Researchers Develop Touchscreen Method of Piloting Drones and Taking Photos

Professor Bedrich Benes and his team developed the FlyCam 'so the user doesn’t have to think about multiple controls for the drone and the camera.'

HPCGlab / Purdue University

Computer graphics researchers at Purdue University have developed a touchscreen method of controlling drones in order to make the simultaneous taking of pictures easier, the university reports

Professor of computer graphics technology Bedrich Benes and doctoral student Hao Kang worked with corporate researchers to build FlyCam, software which essentially combines the drone’s movements with that of its embedded camera. The result: an app that can be used through a tablet or smartphone, aimed to rid users of having to prioritize between safely maneuvering their UAVs and managing to take good photos. 

“So the user doesn’t have to think about multiple controls for the drone and the camera,” Benes explained. “He or she can think about the drone as a simple three-dimensional flying camera that is being controlled by simple gestures on a touchscreen device.” 

Published in IEEE Robotics and Automation Letters’ October Issue, the research explains that FlyCam can discern between one- or two-finger gestures, and by simply dragging across a device’s screen, the drone can be commanded to accelerate, turn, or capture images. Meanwhile, a double-tap moves the UAV backward, while a single-tap moves it forward.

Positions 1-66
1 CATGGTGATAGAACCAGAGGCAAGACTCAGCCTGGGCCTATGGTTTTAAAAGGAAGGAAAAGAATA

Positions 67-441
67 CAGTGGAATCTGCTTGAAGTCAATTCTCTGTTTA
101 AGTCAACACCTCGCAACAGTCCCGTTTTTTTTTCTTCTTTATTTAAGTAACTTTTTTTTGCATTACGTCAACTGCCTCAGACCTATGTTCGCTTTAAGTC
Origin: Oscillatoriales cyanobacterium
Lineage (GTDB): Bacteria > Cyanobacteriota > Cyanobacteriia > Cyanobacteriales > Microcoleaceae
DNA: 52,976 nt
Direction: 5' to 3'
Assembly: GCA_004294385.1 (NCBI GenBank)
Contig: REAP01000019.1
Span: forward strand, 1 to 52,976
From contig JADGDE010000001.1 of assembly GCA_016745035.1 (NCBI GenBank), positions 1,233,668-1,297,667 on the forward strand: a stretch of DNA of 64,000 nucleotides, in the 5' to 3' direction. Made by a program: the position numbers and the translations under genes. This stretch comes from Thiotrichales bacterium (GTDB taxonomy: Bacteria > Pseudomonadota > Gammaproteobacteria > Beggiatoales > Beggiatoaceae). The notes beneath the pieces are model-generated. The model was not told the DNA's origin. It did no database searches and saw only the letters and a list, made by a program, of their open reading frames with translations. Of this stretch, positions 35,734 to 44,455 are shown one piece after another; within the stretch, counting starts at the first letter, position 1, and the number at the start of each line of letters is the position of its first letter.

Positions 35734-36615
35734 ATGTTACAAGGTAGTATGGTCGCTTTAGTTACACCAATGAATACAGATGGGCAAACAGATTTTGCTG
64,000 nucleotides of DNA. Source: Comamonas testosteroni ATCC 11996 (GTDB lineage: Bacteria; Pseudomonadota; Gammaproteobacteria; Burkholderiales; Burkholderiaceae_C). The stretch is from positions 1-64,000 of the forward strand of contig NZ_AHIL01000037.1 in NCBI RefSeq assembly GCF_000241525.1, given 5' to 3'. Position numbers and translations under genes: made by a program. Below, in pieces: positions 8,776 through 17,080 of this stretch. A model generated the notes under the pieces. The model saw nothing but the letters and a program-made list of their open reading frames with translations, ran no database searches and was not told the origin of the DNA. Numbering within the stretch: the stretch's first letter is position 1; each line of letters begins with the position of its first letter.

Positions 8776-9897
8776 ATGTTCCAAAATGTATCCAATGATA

“We did a user study and most of the users performed with the FlyCam better,” said Kang. “It is easier to use just a single simple mobile device compared to the combination of cumbersome remote controls.” 

Benes, Kang, and their team members studied how capable licensed drone pilots actually were in navigating UAVs with traditional controls In order to properly analyze the need for this touchscreen alternative. They then contrasted the results with those of first-time users operating drones through the FlyCam software. 

“And the people who have picked up a drone for the first time were equal or better than those who are licensed to fly,” said Benes. “That is what actually impressed us the most.” 

These tests were done on phones and tablets running on Android operating systems, with users performing far better on devices with larger screens due to the simple nature of having more freedom of precise finger placement and movement. Benes and Kang intend on continuing their research with automated image capture being a definite part of their continued work. 

Ultimately, this is a more practical solution than others we've seen, including using facial expressions to command a UAV to fly in a certain direction, focusing on ridding users of unnecessary multitasking and sacrificing one goal (successful navigation) for another (a good photo). 

Hopefully, we continue to see innovation in this particular niche of the industry. After all, just because remote controls are the ubiquitous standard, doesn’t mean there’s a better solution out there. Stay tuned.

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